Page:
Albert Maruggi – always a reliable listen – has a great podcast about how Twitter is more than just a way of micro blogging what you’re doing from minute to minute (though that happens too). He interviews Julio Ojeda-Zapata about his book “Twitter Means Business” and how Twitter can help build relationships with businesses and journalists.

Uber-blogger, Chris Brogan, gives a more personal take on what Twitter means to him plus some strategies on how to get the best out of it, without Twitter becoming a full-time job.

Finally, Stephen Davies over at PR Blogger, has created a roll-call (or Hall of Shame, depending on your viewpoint) of PR people now, officially, Twitter addicts.

As recession looms, anyone with a line in therapy for digital addictions is going to mop up.

About Jon Clements

Jon Clements is a Chartered PR consultant specialising in B2B PR, corporate and marketing communications and is the founder of Metamorphic PR. Connect at: JonClements ''

Blogging means business

Friday, September 26th, 2008 by Jon Clements


The world of blogging, or should I say the Blogosphere, has had a thorough sifting and analysis thanks to leading blog search engine, Technorati. And some of the conclusions should add something to marketing departments’ “to do” lists.

The graph below shows the impact that blogging has had on professional and corporate bloggers, with the main benefit to businesses being a higher industry profile.


A good example of corporate blogging well done has to be that of Sun Microsystems’ CEO, Jonathan Schwartz, who manages to have a respectable blog “authority level” – that is the number of other blogs linking to your blog – without compromising the company’s image.

Social media expert, Chris Brogan, is one commentator who has lauded Schwartz’s blog for making the company appear human and having that extra, indefinable sheen that goes beyond pounds and pence.

About Jon Clements

Jon Clements is a Chartered PR consultant specialising in B2B PR, corporate and marketing communications and is the founder of Metamorphic PR. Connect at: JonClements ''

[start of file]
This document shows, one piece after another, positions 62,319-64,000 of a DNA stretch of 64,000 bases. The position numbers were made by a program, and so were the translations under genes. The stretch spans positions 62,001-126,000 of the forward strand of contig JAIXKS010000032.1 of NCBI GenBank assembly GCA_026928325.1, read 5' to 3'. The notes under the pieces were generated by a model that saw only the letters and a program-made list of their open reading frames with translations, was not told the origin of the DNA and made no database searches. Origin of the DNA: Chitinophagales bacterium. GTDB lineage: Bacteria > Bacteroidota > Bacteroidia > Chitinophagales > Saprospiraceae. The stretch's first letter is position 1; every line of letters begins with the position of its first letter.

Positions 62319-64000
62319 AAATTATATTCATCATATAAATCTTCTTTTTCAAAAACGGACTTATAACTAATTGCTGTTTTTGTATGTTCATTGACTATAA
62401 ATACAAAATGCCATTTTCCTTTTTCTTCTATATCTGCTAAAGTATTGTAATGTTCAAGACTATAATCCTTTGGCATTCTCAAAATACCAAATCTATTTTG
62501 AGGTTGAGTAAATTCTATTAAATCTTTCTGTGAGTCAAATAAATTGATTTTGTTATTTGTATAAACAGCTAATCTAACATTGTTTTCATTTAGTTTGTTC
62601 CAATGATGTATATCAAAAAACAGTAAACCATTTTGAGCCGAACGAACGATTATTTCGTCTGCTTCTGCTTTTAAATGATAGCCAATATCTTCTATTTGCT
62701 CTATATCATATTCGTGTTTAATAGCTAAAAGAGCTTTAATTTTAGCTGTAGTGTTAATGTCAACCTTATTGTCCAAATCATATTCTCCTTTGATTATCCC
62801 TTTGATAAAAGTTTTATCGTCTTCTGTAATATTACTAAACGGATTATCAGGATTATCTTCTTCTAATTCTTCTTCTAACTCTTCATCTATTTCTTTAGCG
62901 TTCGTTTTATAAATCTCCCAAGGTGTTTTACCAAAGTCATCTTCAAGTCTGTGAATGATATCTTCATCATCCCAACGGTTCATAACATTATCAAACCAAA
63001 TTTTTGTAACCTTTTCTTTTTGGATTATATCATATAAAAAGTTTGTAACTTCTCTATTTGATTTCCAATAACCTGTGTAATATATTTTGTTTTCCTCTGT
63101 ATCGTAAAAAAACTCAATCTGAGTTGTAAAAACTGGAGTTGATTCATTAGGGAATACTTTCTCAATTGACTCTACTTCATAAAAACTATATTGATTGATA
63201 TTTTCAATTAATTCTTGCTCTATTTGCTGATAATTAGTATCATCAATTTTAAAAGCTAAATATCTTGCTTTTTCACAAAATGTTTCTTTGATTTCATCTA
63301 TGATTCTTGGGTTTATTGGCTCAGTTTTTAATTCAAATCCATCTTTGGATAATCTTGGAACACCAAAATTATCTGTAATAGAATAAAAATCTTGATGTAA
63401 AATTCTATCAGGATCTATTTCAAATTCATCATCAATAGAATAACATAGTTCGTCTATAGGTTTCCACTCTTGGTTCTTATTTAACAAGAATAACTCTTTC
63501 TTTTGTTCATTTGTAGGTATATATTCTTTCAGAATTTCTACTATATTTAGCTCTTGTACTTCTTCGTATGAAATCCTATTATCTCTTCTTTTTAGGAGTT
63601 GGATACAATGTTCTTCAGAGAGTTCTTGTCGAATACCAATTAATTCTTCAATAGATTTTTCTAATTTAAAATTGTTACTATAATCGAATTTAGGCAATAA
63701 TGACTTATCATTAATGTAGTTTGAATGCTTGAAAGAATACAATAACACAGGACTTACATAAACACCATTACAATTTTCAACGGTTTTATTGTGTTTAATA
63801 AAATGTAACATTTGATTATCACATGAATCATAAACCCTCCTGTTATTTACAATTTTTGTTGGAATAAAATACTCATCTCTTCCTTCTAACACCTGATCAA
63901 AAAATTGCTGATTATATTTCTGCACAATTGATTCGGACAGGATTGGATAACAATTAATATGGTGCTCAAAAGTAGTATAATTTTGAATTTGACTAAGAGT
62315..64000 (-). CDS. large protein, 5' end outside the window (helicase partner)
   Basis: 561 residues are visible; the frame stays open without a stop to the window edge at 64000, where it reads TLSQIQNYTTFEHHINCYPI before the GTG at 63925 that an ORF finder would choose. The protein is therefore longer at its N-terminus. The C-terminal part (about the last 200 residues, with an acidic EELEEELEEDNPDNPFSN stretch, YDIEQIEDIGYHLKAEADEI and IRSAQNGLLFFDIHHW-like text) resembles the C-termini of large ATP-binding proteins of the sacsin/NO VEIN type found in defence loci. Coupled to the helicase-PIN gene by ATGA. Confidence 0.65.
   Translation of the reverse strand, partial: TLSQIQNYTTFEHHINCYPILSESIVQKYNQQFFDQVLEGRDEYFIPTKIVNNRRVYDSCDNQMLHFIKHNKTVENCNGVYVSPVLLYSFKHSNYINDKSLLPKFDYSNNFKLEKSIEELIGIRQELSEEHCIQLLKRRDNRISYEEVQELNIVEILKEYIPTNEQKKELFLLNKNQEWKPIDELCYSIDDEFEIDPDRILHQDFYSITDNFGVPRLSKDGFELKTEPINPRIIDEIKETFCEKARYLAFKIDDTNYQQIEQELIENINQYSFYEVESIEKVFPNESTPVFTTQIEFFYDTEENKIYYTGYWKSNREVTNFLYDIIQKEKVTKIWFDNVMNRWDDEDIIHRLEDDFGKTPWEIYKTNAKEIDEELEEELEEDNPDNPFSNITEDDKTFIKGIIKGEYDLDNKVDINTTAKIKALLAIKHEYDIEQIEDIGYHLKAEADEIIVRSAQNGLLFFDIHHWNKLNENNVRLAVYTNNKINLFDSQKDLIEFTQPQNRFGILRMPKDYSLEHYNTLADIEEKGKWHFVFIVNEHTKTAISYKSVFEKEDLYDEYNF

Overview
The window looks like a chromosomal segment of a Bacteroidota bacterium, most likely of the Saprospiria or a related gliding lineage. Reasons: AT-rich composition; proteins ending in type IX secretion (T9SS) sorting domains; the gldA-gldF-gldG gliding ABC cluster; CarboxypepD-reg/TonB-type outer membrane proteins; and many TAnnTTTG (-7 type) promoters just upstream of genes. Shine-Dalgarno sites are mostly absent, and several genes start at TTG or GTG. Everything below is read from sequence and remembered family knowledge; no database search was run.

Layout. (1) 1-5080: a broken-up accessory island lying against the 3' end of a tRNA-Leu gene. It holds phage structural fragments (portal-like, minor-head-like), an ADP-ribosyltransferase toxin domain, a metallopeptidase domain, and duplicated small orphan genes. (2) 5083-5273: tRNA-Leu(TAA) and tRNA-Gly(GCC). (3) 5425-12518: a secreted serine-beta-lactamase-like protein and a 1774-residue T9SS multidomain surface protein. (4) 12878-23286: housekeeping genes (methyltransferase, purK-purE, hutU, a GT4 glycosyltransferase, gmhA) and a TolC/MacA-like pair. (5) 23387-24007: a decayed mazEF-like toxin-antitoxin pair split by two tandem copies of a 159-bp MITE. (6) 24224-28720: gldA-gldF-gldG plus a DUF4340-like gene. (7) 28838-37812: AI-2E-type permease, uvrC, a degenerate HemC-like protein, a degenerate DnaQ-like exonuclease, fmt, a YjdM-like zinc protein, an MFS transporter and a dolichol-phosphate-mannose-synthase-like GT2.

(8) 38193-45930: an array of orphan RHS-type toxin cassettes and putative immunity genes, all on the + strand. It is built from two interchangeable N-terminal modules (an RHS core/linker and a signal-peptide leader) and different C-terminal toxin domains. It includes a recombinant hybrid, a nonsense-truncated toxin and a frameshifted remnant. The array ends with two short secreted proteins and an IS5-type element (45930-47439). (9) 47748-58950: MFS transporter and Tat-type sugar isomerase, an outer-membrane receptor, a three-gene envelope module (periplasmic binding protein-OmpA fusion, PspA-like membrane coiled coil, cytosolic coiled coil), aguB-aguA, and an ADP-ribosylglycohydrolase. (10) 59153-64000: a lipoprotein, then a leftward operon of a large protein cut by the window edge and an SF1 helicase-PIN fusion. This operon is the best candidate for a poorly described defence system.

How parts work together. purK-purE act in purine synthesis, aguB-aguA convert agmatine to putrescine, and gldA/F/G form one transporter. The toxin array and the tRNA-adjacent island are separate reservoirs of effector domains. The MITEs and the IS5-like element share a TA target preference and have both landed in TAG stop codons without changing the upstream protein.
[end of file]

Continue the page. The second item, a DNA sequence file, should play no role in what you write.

“I-Brand U-Brand”

Monday, September 8th, 2008 by Rob Brown
Personal Branding on the Social Web


Why, I wondered does Neville Hobson hold his hand in front of his face in the picture on his blog…and on Twitter…and on…hang on a minute.

Is this a subtle form of personal branding?  Social networks; Facebook, Linked-In and microblogs like Twitter are growing fast and individuals are, if not clamouring for our attention, at least aware that there is a lot of noise out there.  If we are going to build an individual online presence it makes sense to follow some of the tradional rules of branding.  Consistency is one, which means using the same image across a range of networks.  Using a strong, stand out and easy to remember image is another.  Pr 2.0 gurus Todd Defren  and Brian Solis  both do this – Todd has a cartoon style image on his Twitter feed and Brian uses an arresting image with his specs in the foreground on his blog.  

Chris Brogan has just published an ebook on personal online branding so it’s a hot topic.  It’s an interesting read and looks at personal branding from a broad prespective.  What particularly fascinates me is the way in which people apply the iconographic rules that have histrically been used by brands totheir own images of themselves.  

This world has created some rules of its own.  Take a look at the picture above of some of the people I follow on Twitter.  These images are tiny, smaller than thumbnails, so making something work at this scale becomes part of the art.  Colin Byrne  CEO of Weber Shandwick and Deirdre Breakenridge author of the book PR 2.0 both use strong purple colours in their backgrounds to make them stand out.  Aleks Krotoski , presenter of The Guardian’s Tech Weekly podcast uses a close up of her fire red locks as her Twitter image (fifth row, left of middle).

I have no proof that any of these individuals have done anything other than post the first image they came across but whether by luck or good judgement they all stand out.  I have to confess I have toyed with the technique myself.  There is a deliberate use of colour in my profile pic and it seemed to me that if social networks use small images an extreme close up might be a good idea.  Charles Arthur Technology Editor of The Guardian didn’t agree.  He thinks I’m trying to hide a dodgy moustache

About Rob Brown

Rob Brown has worked in PR for over 20 years and for over fifteen years held senior PR positions within three major global advertising networks; Euro RSCG, McCann and TBWA. He launched his own business ‘Rule 5’ in MediaCityUK, Manchester in November 2012. Rob is the author of ‘Public Relations and the Social Web’ (2009), blogs for The Huffington Post and is joint editor of 'Share This Too' (2013).